Penn State students know all about non-stop dancing. That is why in some ways, the “Club Life College Invasion Tour” was like a mini-encore for this year’s Penn State IFC/Panhellenic Dance Marathon.
Back in the Bryce Jordan Center, a few thousand students filled some of the arena’s seats and most of its floor Tuesday night. Many wore fluorescent tank tops, knee-high socks, headbands and shorts. Female students wore tutus and glitter. Despite the dark cavernous arena, many of the male students donned colorful sunglasses.
Similar to Thon, the music never stopped. It didn’t stop between songs. It barely stopped between sets. Each track seamlessly mixed into the next. And if the students needed a break, it was hard to tell. The crowd on the floor never stopped dancing, waving hands and cheering.
It was one of the more diverse crowds to see a show at the Jordan Center. But the audience members had one thing in common — they were young. In fact, on the way in, the ticket lady asked me, “Aren’t you a little old to be here?” I must have stuck out like an old, wrinkled thumb.
Forever far from being mainstream, electronic music is as popular as ever. Tiesto is leading the way. The house music DJ is his genre’s most recognizable name. And with his tour, he is taking “club life” to college arenas across the country.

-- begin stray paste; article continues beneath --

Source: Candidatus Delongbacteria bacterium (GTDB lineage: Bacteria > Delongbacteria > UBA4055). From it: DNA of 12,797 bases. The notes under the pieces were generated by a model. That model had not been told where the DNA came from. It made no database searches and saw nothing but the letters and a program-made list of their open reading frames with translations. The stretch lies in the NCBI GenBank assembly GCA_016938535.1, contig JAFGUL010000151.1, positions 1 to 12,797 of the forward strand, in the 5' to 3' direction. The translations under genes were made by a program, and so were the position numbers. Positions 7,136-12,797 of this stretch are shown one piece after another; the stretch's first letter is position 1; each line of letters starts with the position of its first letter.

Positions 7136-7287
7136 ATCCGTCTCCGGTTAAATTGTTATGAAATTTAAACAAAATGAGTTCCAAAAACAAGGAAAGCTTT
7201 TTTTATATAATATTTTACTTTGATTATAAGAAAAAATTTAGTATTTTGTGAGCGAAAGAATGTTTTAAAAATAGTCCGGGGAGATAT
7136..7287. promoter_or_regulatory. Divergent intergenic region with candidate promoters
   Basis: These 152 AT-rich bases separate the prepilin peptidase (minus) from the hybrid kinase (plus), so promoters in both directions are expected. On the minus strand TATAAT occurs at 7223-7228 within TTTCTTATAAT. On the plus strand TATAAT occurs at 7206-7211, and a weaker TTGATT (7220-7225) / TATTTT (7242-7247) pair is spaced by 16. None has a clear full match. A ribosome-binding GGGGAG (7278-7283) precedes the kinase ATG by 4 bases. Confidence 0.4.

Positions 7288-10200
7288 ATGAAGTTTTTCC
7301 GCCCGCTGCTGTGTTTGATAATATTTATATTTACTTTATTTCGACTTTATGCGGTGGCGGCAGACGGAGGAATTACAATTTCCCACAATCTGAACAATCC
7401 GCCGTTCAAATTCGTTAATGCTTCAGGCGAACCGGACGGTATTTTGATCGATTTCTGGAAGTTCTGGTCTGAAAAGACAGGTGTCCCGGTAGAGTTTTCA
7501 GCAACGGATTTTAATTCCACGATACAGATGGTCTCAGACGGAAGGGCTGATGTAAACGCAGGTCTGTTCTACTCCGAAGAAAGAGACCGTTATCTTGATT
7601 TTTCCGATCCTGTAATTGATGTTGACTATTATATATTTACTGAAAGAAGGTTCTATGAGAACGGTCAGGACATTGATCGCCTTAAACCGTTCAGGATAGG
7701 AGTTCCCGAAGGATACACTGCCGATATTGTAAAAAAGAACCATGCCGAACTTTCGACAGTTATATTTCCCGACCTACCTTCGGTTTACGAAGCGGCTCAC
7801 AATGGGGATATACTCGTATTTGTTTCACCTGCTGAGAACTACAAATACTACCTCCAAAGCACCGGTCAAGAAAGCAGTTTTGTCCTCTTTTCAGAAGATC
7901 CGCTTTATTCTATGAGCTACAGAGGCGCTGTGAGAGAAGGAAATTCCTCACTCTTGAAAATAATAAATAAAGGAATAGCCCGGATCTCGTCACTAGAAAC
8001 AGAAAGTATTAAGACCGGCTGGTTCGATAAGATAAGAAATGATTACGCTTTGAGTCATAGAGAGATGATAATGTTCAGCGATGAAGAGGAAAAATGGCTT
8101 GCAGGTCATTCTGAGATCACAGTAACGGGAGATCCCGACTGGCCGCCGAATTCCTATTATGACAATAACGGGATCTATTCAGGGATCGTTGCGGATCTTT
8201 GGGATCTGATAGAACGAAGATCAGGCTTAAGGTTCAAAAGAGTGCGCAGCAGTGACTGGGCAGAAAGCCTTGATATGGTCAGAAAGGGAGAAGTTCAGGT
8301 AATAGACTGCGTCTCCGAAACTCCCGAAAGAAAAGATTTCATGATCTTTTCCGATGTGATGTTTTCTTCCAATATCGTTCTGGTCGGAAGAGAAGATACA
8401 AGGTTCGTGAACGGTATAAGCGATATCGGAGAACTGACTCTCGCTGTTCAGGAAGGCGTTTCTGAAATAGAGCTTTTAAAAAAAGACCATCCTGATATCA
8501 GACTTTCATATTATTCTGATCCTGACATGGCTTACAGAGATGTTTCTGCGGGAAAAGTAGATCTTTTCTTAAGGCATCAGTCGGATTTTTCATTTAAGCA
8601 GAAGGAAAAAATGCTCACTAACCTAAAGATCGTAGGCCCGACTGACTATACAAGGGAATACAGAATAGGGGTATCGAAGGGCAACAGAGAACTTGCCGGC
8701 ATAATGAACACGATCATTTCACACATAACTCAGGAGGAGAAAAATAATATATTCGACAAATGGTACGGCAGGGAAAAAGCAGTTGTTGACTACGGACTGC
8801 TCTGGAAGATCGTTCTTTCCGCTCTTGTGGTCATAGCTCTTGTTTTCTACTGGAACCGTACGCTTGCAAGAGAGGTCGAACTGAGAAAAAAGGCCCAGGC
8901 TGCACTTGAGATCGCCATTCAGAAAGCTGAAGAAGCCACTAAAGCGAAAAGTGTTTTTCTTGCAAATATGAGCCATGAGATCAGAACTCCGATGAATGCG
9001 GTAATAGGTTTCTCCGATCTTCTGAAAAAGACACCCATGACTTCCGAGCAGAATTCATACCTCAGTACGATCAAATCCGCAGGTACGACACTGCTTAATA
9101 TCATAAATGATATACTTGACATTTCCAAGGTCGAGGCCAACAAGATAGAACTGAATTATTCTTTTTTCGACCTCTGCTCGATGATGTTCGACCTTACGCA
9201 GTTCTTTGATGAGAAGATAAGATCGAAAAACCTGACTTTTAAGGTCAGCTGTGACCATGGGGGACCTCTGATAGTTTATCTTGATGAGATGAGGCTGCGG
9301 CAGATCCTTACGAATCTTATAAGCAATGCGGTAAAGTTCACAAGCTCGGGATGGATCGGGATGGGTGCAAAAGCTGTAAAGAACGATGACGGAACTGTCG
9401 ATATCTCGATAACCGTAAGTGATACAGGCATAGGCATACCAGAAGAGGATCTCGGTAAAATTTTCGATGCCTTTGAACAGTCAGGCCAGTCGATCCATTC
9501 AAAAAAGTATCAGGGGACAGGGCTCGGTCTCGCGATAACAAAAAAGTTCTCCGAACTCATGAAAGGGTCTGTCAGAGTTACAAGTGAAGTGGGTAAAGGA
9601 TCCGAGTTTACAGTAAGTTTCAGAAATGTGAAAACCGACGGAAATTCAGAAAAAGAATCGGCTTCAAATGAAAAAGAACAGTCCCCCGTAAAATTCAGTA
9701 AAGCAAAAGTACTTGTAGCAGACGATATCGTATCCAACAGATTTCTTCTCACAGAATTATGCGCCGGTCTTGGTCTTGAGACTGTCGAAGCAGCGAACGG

Compared to the pageantry of most arena shows these days, techno is the anti-concert. There is virtually no stage banter. No sing-alongs. No introductions. No silence between songs.
Instead, it’s the consummate club experience. Dancers go through a cycle of innards-shaking beats, blazing keyboard solos and predictable build-ups that psych up the crowd each and every time.
Fellow DJs Alvaro, Quintino and Tommy Trash supported Tiesto. With each act, the stage show got a little more interesting, and the music got a little louder.
Tiesto’s set featured pyrotechnics, smoke canons, lasers and some of the most bizarre, dream-like videos projected on a giant on-stage screen. When he took the stage, the crowd had been dancing for three hours straight, but that did not slow anyone down. The youthful energy only increased as the music intensified.
When it comes to a man standing behind high-priced audio equipment, there’s not much he can do in terms of stage presence. But Tiesto bobbed his head, twisted and danced, and often called to the crowd to do the same.
The concept of “club life” may be foreign to arena-sized audiences, but the carefree spirit of electronic music has connected with today’s college students on a large scale. This is a different brand of music. It’s not about a hit song or the artist personalities. It’s about getting lost in the music. It’s about dancing freely. And it’s about being young.
Jonathan F. McVerry can be reached at email@example.com.